Five Ways to Increase Your Comfort During Transition

Last week I wrote about self-reinvention, which usually happens in tandem with transition.

I’ve lived through a number of transitions myself, and am living through one right now.

In fact, sometimes I think life is simply a series of transitions, with little spaces in-between. I was going to say, “with little spaces in between for breathing room.” But then it occurred to me that if you’re not breathing during a transition, you’re in trouble!

Actually, transition carries with it a certain sweetness; it can be a place where you breathe deep and take in all sorts of things about yourself and the world you didn’t know were there.

Transition can be internal or external, by choice or by circumstance. You may not have much choice if your relationship ends, your house is foreclosed, or you lose your job. And it probably feels like something that is forced upon you, like you’re a piece of tumbleweed blown this way and that, floating through an endless desert without much say in the course you take.

But the interesting thing I’ve noticed about transition is that even if it starts out as an external circumstance it often morphs into an internal choice.

Whatever type of transition you start with, it will likely shape-shift into a personal existential inquiry, where you will be asked to look at the deeper questions: Who am I? What is meaningful? What do I want and need? What does it mean to be alive?

And if that is the case, if the transition pushes you into a philosophical undertow, then you will need to find real world ways to make your stay there more comfortable. Here are five that have worked well for my clients and me in the past.

  1. MONEY. Money comes into play in most transitions, even when it doesn’t seem like it obviously will. So get clear on your financial situation. Demystify it. Talk about it. Have the difficult money conversations with people in your life. I say “difficult” because I’ve seen so many people push it aside in hopes it will go away and take care of itself. I often ask clients early on to look at their budgets and talk with their significant others about money. Once you do you will feel ten times more prepared for your transition. Then, get a basic foundation in place that will get you through the transition, and consider creative alternatives: simplify, downsize, pool resources, get housemates, move in with family/friends. Ask for help and seek support; don’t try to go it alone.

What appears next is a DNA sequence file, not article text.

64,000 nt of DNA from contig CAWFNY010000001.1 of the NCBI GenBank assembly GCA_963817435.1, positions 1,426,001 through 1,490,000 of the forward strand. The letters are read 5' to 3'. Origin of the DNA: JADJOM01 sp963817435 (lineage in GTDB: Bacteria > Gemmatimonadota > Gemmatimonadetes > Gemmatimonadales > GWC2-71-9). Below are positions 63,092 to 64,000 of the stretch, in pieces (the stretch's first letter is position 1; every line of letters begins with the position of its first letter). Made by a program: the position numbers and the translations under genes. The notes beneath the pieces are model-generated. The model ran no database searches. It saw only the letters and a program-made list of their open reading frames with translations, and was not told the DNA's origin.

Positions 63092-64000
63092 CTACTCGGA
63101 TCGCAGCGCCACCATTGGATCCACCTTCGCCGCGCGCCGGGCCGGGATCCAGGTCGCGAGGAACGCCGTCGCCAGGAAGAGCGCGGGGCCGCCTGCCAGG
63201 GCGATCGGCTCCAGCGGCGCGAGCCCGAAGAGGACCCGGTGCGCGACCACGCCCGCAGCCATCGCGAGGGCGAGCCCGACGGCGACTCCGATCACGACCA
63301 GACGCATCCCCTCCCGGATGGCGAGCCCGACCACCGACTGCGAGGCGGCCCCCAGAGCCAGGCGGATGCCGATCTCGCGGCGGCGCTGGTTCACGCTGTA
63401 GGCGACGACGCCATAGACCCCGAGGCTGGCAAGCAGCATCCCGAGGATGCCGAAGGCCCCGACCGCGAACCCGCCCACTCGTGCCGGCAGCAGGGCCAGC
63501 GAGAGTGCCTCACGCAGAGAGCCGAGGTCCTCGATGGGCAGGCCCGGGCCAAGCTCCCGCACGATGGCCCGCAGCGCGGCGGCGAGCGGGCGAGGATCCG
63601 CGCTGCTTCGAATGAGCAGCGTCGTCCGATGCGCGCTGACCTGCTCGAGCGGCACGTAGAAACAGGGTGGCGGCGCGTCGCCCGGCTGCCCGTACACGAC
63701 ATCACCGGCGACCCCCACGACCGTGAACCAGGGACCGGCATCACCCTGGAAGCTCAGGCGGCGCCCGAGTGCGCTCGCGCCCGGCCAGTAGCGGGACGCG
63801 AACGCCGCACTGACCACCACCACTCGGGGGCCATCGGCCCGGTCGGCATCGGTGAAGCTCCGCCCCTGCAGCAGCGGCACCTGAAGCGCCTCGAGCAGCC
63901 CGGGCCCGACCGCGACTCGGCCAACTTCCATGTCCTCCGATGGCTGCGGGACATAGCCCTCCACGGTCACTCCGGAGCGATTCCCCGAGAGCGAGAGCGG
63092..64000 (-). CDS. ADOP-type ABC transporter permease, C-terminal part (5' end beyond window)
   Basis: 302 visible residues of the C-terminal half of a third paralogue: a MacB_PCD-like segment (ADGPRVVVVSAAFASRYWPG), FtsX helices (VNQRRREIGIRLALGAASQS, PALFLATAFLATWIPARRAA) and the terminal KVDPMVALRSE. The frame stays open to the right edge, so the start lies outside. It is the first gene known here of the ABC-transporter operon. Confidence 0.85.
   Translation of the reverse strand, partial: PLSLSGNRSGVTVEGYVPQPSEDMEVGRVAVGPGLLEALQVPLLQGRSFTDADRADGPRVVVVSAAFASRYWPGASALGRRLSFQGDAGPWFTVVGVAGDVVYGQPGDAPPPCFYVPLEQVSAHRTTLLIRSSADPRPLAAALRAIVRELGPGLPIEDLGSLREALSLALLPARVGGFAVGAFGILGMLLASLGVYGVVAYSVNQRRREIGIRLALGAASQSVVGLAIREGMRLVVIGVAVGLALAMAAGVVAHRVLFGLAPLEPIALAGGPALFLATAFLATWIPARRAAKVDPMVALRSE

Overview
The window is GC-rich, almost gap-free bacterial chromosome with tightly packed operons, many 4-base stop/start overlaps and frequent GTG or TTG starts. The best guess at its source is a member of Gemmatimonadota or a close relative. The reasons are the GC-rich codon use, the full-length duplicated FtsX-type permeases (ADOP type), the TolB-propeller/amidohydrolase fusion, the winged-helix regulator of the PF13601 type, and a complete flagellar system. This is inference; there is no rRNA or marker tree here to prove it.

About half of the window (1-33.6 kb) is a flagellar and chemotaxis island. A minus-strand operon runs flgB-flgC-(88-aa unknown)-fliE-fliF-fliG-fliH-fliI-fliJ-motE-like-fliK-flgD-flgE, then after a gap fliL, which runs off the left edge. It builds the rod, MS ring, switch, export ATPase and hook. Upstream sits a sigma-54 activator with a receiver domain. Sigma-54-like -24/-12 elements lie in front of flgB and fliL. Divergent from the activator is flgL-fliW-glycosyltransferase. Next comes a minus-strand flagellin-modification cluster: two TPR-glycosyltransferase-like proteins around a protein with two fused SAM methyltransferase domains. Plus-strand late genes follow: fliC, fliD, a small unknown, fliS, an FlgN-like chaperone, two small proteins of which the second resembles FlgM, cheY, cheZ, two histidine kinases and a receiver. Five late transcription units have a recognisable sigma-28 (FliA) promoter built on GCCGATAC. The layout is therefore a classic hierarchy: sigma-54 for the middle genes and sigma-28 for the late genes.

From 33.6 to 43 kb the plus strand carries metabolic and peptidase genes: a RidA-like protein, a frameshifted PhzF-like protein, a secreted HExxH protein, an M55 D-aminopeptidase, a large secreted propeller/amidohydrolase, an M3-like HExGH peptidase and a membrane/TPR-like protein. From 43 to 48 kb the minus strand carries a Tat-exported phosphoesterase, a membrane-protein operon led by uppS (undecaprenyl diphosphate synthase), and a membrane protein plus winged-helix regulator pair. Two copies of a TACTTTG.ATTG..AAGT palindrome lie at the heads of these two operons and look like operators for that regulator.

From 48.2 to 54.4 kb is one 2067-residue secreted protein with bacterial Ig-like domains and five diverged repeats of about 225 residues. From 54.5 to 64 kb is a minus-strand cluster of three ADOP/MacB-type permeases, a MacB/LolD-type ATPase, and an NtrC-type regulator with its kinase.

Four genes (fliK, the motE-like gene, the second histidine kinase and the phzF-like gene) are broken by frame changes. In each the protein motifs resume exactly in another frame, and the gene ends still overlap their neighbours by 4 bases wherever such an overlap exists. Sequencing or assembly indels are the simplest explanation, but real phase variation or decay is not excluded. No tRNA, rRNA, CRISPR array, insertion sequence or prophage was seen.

2. SPACE. Carve out emotional and physical space to simply be for a while, rather than do. Whether the transition is by choice or circumstance, internal or external, you will need to get used to what is changing, both internally and externally. Who you have been. Who you are becoming. Perhaps what you have lost. Without a doubt, transition will affect your self-identity, and require you to look inward. And please don’t skip this step. Yes, it’s hard work, but it is the true foundation of all transitions.
  3. TIME. Time comes up at least as much as money, maybe more. If you’re like most people on the planet you’re experiencing a sense of time scarcity right now. Time is finite, and you will have to fiercely guard it in order to see your transition through. Many people get stuck in the desire part of transition without ever moving to the doing part, simply because they are convinced they don’t have enough time. If this is happening to you, it may signify, at a deeper level, that you’re hoping you can make a transition without actually doing anything differently. Or you may not have allowed yourself enough time in #2 on this list – SPACE.
  4. THE UNKNOWN. Give yourself permission to go forward without knowing exactly what’s emerging or how it’s going to work out. Talk about the thoughts, ideas, curiosities, and yearnings that are bubbling up for you. Let them out into the world. You transform them and give them life by claiming them and naming them.
  5. RESILIENCE. Appreciate your resilience. You’re springy. Stretchy. You bounce back easily and roll with the punches. Been there, done that. Right? Right! In fact, you’re irrepressible. SO WHY NOT START NOW?

One thought on “Five Ways to Increase Your Comfort During Transition

  1. Pingback: The Kindness of Strangers « Why Not Start Now?

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